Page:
Though Mexico remains the most popular destination for manufacturers to open near-shore facilities, the United States is rising in the rankings. A growing number of companies are likely to explore manufacturing in Mexico and other countries closer to their home markets.
This is information is from recent feedback gathered from the 2012 AlixPartners Nearshore Manufacturing Survey, which solicited input from more than 100 C-level and other senior manufacturing executives.
Russell Dillon is director at the Austin, Texas-based firm, which specializes in improving financial and operational performance for its clients.
Discovering that the U.S. is becoming a more attractive location to decision-makers is “the No. 1 takeaway from the survey,” Dillon notes. “Manufacturing in Mexico remains No. 1, but the U.S. closed the gap since last year.”
This year’s findings reveal that Mexico – favored by nearly 70 percent in the 2011 survey – had dropped to 50 percent. In contrast, 35 percent of executives this year cited the States as their preferred choice for near-shoring – a notable increase over last year’s 21-percent vote. (Other options, including Latin and Central American countries, were listed as distant choices.)
Additionally, half of respondents said they are likely to pursue near-shoring within the next three years – a rise from 2011, when just one-third of those polled indicated the same.
Both this and last years’ surveys posted lower freight costs and improved speed to market as the top two reasons for considering near-shoring. Lower inventory (or in-transit) cost, along with time-zone advantages, also made the list.
Some manufacturers already have taken the near-shoring leap. One is Japanese TV manufacturer Sharp, which started moving its manufacturing facilities from Asia to Mexico as a way to be closer to customers in the Americas, reduce shipping costs and heighten speed to market. Japanese auto manufacturer Honda also has confirmed it will built the Fit hatchback at its new plant in Mexico starting in the spring of 2014. And both Meco Corporation and Coach Inc. decided to shift production from China to Mexico after wages at their Chinese operations almost doubled.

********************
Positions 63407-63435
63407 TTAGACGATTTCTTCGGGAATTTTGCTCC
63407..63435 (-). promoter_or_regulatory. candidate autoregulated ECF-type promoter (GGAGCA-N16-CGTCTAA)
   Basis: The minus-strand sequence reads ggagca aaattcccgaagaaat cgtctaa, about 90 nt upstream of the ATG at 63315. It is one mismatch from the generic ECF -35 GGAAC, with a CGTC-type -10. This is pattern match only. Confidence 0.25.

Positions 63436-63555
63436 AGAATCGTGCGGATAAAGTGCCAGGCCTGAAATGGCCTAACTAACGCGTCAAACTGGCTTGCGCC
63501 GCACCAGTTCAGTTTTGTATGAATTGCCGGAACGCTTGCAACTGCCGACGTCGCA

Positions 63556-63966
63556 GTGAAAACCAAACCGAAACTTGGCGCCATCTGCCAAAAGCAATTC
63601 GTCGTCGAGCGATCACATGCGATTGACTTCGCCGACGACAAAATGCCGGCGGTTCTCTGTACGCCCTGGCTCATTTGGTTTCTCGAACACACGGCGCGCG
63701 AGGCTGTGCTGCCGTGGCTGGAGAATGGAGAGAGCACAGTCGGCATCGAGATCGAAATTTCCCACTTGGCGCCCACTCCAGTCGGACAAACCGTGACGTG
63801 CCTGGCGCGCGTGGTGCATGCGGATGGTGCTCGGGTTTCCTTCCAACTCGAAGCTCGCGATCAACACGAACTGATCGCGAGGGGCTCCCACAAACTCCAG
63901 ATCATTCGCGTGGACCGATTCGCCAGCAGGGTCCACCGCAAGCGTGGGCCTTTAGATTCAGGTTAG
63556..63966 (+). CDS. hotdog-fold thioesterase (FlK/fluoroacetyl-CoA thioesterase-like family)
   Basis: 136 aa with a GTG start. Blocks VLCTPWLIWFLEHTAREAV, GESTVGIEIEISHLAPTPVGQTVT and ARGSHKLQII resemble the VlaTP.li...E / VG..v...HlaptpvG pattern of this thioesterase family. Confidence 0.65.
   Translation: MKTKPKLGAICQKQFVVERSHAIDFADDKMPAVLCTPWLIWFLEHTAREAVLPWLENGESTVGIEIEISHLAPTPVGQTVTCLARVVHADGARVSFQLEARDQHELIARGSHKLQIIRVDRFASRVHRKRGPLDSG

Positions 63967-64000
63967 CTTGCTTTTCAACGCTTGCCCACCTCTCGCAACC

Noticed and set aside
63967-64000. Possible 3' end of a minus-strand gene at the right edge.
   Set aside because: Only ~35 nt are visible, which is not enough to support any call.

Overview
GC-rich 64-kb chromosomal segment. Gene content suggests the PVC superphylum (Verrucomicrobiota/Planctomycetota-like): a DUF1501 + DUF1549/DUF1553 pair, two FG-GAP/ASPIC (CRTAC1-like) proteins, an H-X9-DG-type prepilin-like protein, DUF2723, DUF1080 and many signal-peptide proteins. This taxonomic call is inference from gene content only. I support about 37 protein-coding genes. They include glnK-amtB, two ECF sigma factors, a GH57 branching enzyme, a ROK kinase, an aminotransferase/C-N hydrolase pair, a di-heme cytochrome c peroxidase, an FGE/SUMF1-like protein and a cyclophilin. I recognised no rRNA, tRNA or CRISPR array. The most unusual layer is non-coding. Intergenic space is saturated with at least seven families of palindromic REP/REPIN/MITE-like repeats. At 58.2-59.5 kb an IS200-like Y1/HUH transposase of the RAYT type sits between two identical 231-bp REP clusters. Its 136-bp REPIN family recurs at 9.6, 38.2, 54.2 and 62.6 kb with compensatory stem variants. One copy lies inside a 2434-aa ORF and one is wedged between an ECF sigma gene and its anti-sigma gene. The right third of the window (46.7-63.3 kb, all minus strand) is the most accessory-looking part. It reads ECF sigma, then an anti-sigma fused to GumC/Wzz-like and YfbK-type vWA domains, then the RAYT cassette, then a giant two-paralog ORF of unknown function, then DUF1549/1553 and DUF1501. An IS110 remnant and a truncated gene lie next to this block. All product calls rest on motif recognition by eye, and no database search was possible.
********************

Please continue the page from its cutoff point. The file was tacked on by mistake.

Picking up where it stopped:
The AlixPartners survey “was initially a reaction to the many questions that our clients were asking about relocating manufacturing facilities to Mexico,” Dillon explains. “The economic rationale for establishing operations in Mexico are evident, but the safety and security issue often came into question.”
And what did the survey reveal about those concerns? Dillon notes the majority of respondents are “either somewhat optimistic or neutral” on their views of safety and security in Mexico.” As a regular visitor to a Juarez plant he oversees, it seemed to him the atmosphere was “business as usual,” but he also has asked plant management for local insight. “I got the feeling that, sure, there are places you don’t go at certain times of day,” he says, “but that’s the case anywhere in the world.”
“At the end of the day, there’s going to be times when Mexico is a fit for U.S. demand,” the AlixPartners director concludes. “In other circumstances, a U.S. location makes sense to fulfill U.S. demand.”